Saturday, August 18, 2012

Romney Picks Ryan: Another Sarah Palin Moment?

You’ll forgive me if Saturday morning I was more concerned with the Olympics and the raccoon we captured in the attic than Mitt Romney’s selection of Paul Ryan as his running mate.
Some have asked the question rather hopefully: Is Paul Ryan as bad a pick as Sarah Palin was for John McCain four years ago. Brace yourselves, I’m about to give a very confused answer…
Paul Ryan has more experience than Sarah Palin having served in Congress for six terms. So give experience to Mr. Ryan.
Mr. Ryan can also articulate his position on any number of issues, which should prevent a replay of the Palin-Biden debate where she kept cycling back to energy policy, which turned off a Republican friend of mine.
On these two scores, Paul Ryan is no Sarah Palin.
But Ryan does have one potentially ominous thing in common with Sarah Palin. He has inspired a great amount of excitement and energy among the conservative base. Romney perhaps needed to shore up his support among conservatives, so mission accomplished.
Trouble is, there’s really no in-between with the Ryan budget plan, your either madly in love with it, or it stirs feelings of contempt within your soul. Much like Sarah Palin.
Base picks are great for the base, not so great when they create a fury among 30-40% of the population. It will be interesting to see how the Romney campaign deals with the Paul Ryan effect.

Mitt Romney: Man in Shadows

My understanding of the 2012 Presidential Election was that it was supposed to be a contest between Mitt Romney and Barack Obama.
With the selection of Paul Ryan, it feels as though Romney has perhaps unintentionally pushed himself into the shadows of his own presidential campaign, which is never a good sign.
I get that both sides are excited about Paul Ryan for good or bad, but I’m almost expecting Romney to raise his hands up as if to say “I’m right here.”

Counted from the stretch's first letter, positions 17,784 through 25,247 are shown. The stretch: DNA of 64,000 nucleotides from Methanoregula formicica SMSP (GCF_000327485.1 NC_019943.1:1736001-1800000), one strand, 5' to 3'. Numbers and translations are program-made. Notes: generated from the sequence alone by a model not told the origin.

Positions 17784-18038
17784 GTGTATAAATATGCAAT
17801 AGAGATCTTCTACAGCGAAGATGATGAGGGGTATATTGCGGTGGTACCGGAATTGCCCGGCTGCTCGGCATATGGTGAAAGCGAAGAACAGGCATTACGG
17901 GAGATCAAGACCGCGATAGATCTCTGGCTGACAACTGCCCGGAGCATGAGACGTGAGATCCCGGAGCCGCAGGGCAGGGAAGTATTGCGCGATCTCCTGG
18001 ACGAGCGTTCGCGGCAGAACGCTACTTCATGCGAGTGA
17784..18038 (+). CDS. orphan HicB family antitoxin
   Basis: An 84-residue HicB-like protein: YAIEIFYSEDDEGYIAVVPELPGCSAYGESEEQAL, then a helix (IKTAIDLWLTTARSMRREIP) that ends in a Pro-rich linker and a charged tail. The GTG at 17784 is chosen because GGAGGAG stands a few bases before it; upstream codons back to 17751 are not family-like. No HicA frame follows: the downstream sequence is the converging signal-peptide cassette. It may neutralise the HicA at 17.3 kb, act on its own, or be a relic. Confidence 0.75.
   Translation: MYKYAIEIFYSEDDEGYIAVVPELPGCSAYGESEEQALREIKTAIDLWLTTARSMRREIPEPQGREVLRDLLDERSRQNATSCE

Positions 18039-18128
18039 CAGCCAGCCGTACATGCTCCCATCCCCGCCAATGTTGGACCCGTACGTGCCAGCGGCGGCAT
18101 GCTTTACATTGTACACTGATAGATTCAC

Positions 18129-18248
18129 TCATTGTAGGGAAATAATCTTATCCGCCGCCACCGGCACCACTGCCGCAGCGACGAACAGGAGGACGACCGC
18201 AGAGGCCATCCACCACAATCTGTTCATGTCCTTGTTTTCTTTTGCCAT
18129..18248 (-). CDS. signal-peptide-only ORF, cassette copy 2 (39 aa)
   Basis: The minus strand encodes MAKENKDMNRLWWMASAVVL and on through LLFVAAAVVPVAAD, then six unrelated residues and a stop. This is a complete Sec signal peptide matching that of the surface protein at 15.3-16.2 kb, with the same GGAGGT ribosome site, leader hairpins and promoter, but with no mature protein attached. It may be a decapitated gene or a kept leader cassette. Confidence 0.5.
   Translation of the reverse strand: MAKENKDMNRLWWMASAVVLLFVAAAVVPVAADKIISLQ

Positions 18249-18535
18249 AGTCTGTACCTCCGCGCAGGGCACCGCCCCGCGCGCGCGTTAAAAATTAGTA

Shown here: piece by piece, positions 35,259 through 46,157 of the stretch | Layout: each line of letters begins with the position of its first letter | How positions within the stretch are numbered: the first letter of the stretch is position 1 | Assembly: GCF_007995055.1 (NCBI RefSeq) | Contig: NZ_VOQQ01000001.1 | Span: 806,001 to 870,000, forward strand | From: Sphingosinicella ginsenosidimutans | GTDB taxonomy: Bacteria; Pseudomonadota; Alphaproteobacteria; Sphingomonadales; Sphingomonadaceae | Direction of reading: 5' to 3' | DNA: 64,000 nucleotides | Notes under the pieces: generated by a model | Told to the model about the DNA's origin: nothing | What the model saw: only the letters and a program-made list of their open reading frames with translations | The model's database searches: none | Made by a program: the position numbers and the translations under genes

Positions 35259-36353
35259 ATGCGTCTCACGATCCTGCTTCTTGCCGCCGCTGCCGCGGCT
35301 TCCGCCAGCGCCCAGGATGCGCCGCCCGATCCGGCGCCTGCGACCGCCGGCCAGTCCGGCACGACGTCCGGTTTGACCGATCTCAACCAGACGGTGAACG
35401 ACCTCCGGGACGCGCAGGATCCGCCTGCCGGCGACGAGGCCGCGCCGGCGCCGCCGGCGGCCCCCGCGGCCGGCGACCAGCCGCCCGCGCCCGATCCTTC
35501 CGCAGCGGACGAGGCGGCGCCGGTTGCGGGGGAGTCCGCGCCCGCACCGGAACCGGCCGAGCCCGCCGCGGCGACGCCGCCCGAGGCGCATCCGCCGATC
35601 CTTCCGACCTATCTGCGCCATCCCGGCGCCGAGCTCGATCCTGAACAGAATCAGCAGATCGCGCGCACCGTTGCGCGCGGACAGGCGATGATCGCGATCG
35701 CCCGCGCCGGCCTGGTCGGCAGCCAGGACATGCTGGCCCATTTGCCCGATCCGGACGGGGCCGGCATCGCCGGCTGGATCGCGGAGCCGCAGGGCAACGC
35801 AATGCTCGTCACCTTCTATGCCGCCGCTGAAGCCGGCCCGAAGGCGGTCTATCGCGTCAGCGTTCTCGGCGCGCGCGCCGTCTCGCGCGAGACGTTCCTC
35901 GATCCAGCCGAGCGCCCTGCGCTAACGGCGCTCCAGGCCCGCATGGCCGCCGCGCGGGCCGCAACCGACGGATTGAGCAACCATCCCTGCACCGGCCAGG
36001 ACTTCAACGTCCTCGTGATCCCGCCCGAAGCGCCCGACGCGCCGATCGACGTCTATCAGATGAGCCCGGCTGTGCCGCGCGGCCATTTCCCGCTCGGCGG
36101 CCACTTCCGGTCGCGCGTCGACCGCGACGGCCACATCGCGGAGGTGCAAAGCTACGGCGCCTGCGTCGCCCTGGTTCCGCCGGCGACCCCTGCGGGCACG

Again, its’ never a great sign when the VP overshadows the candidate.
As a matter of fact, it would probably help Romney to be out-front because he wants people to vote for Mitt Romney and his policies, rather than against Paul Ryan.
Paul Ryan only becomes president in the event something happens to Mitt Romney. People don’t vote for vice presidents, but they can cause them to vote against presidents and presidential candidates.

Linda McMahon: Political Force or Political Farce?

Former professional wrestling executive Linda McMahon won the Republican Senate Primary in Connecticut on Tuesday night. Does this victory indicate the political strength of Linda McMahon or the relative weakness of the Republican Party in Connecticut?
The Republican Party in Connecticut is in sad shape, if they are willing to give Linda McMahon another shot at a political office.
Sure, she has business expieriance having been the CEO of World Wrestling Entertainment (WWE), but the problem is that she was the CEO of World Wrestling Entertainment.
WWE is a lightning rod because of its’ perceived nature as a low brow and carny form of entertainment. Years’ worth of tasteless WWE skits featuring nudity and crude humor combined with the out of ring scandals that have plagued the company.
The Democratic opponent will have a ready made campaign ad in five minutes.
The likely outcome here is a double digit Linda McMahon loss and a pile of wrestling fans praying she never tries again.

Thursday, August 16, 2012

The Romney VP pick: Putting States in Play

Come back tomorrow for discussion of Mitt Romney's selection of Paul Ryan, This was written before the selection was made.

There has been some discussion that Mitt Romney would pick a Rob Portman, Marco Rubio, or Paul Ryan in order to put the states of Ohio, Florida, and Wisconsin into play.

While all three figures enjoy great popularity within their home states, Romney has to be that he doesn’t make a pick that puts a state out of play. He doesn’t have far to go for a blue print on how to accomplish that feat…SEE PALIN, SARAH 2008.

I’d be particularly worried about picking Paul Ryan because of the coverage he’s gotten for his budget plans.

There aren’t a ton of states in play. Making a safe pick like Rob Portman may be the better way to go instead of a firebrand like Paul Ryan because he could provide a boost in the state of Ohio and has unquestioned experience as a law-maker.

He may not be as exciting as a Rubio or Ryan, but excitement isn’t necessarily what Romney needs.Romney needs to coherently explain how his policy is different from President Obama. Who the VP is should be the least of Romney’s problems.

Image vs. Hype: An Olympic Debate

Lolo Jones has been the subject of a great deal of hype in the lead up to and during the Olympic Games. Without a doubt, she’s a very beautiful, strong, and accomplished young woman. She has a compelling story---growing up in poverty, star track athlete at LSU, and heartbreakingly lost a gold medal four years previous. She’s even made headlines for her decision to wait until marriage for sex.